In addition to the performance, there is a bonus feature, an interview with Blomstedt in which he explains his understanding of the importance of the B Minor Mass in Bach's oeuvre. It is in German with excellent English subtitles.
TT: 117 mins (performance) + 21 mins (bonus); Sound: PCM Stereo, Dolby Digital 5.1, DTS 5.1; Subtitles: Latin, English, German, French; DVD 9
This is clearly a major recording, one that I recommend without reservation.
The B Minor Mass in the Thomaskirche with Herbert Blomstedt
Hubert S. Mickel | 01/28/2007
(5 out of 5 stars)
""Die h-moll Messe. Das ist Bach!" (Bonus/DVD) In this statement Herbert Blomstedt sums up his belief that this work is Bach's best. It has the greatest stylistic diversity. It was penned by Bach from the early 1720's to 1749. Bach's feeling and beliefs of God are written into and are an integral part of the music itself. Hearing Herbert Blomstedt's rendition of the B minor Mass has convinced me that he is correct. Prior to this, I believed that Bach's greatest choral work was the St. Matthew Passion. The second semester of the course on Bach taught by Christoph Wolff at Harvard in the 1970's (before he became Director of the Bach-Archiv Leipzig) was focused only on the St. Matthew Passion. The St. Matthew Passion is clearly a work of astounding intellectual and musical accomplishment. Its importance is not decreased by the recognition of the greatness of the B minor Mass.
What are Herbert Blomstedt's credentials to make such an assessment of Bach's works. First and foremost, he is a superlative conductor. He is the only person to have been the conductor of the Dresden Staatskapelle (1975 to 1985) and the Leipzig Gewandhaus Orchestra (1998 to 2005). To my ear, these are the two best orchestras in the world. Blomstedt presents the music exactly as it is written and has conducted orchestras, possibly the only orchestras, that could perform the exact original score and make it sound new, fresh, without error, and beautiful. His sense of integrity extends to providing and protecting the integrity of the music he conducts. He does not try to impose his will on an orchestra. Instead, he rejoices in their excellence and celebrates their virtuosity. He cites Johann Sebastian Bach himself when he states that unless one gives one's very best, one is not worthy to play or sing this music. He has convinced the instrumentalists and singers of Leipzig of this fact and seems to get a total effort from each person.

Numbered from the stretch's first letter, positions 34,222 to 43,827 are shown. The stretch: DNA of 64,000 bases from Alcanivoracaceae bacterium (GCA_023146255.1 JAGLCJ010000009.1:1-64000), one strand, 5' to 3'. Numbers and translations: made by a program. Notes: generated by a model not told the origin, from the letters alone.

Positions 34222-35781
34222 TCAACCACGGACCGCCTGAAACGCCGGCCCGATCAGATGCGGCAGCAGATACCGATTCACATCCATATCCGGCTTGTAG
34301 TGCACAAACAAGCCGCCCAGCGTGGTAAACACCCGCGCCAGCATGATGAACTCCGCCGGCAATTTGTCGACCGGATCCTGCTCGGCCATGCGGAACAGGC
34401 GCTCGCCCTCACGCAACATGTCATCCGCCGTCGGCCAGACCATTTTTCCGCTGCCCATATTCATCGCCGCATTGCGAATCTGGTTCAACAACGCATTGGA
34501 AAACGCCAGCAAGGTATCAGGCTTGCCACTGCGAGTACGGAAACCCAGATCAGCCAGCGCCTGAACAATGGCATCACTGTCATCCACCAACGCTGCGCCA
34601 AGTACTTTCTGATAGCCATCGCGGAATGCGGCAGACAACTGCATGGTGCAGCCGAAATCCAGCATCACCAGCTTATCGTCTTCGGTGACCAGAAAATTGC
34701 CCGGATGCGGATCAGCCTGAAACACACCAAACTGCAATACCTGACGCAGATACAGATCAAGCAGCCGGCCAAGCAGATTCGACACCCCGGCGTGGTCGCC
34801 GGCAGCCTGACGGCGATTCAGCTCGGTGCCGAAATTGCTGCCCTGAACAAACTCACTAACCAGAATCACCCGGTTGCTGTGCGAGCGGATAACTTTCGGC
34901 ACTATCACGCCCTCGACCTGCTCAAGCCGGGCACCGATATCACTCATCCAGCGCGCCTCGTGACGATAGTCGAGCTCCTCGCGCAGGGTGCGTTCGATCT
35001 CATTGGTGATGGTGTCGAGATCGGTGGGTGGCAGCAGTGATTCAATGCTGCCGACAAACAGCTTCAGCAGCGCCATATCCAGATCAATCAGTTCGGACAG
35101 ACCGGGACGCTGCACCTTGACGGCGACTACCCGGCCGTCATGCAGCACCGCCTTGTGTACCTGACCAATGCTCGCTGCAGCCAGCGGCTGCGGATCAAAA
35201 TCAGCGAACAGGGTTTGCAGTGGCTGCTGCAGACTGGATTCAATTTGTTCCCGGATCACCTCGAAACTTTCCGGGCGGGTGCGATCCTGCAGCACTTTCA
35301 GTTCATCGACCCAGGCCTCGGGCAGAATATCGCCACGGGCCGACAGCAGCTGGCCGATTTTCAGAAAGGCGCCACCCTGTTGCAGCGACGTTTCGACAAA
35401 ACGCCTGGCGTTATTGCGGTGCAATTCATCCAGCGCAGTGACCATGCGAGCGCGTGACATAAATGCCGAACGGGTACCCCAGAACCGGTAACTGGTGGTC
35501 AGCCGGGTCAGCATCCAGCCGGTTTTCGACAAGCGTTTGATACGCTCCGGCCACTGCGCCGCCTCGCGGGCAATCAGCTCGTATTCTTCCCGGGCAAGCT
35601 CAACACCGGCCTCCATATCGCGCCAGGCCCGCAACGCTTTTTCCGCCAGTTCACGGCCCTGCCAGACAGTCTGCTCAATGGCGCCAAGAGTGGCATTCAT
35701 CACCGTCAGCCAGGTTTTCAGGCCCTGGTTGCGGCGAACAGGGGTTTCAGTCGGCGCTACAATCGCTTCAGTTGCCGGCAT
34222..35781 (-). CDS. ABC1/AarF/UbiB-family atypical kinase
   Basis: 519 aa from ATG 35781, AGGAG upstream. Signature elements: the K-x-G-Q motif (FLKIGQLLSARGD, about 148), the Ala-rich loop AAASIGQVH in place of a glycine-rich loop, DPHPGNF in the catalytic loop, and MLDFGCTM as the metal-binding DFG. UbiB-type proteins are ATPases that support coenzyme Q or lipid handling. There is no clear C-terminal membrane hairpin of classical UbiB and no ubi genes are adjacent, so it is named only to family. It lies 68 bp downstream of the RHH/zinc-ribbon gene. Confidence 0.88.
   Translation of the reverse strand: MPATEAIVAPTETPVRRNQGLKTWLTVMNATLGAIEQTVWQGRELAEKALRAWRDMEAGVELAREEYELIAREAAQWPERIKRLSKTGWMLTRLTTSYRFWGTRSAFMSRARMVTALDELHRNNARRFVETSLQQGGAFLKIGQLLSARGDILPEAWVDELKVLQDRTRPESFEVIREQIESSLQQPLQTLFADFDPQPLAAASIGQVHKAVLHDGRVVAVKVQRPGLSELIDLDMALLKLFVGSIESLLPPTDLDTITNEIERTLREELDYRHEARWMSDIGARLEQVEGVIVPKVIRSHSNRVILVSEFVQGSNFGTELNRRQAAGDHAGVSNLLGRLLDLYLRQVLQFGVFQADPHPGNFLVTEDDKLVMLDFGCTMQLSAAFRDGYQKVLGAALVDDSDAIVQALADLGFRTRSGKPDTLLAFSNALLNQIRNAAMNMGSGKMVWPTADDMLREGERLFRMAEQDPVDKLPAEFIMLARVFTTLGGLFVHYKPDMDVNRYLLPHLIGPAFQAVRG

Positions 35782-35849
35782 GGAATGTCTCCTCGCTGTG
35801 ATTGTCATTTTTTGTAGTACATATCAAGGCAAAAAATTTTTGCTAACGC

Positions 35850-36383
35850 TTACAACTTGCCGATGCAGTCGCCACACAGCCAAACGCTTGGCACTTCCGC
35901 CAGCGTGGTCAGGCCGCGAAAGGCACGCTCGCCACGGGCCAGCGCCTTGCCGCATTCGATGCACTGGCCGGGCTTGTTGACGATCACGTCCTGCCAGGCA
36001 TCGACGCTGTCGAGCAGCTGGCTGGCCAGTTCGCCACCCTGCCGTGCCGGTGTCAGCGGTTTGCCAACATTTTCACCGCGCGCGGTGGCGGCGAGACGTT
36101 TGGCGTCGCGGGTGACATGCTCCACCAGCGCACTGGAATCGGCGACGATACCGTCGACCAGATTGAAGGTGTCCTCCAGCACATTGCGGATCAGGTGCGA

I have heard Herbert Blomstedt conduct live only twice: once with the Dresden Staatskapelle in the United States and then on May 9, 2007 at the Gewandhaus zu Leipzig, he conducted an all Brahms concert with the Leipzig Gewandhaus Orchestra. His interpretation of Brahms Third Symphony was the most beautiful of any I have heard.
A second credential for Blomstedt is that he is a Christian believer, and he resonates to the statement of beliefs that Bach has forged into his music. Hans Conrad Fischer has written in the preface to his book, Johann Sebastian Bach: His Life in Pictures and Documents, "Those who want to approach the phenomenon of Johann Sebastian Bach must start from the strong faith of Bach's soul, whether or not the reader shares this faith. ..... Three letters are written at the end of many of his music manuscripts: "SDG" - Soli Deo Gloria: for God's glory alone."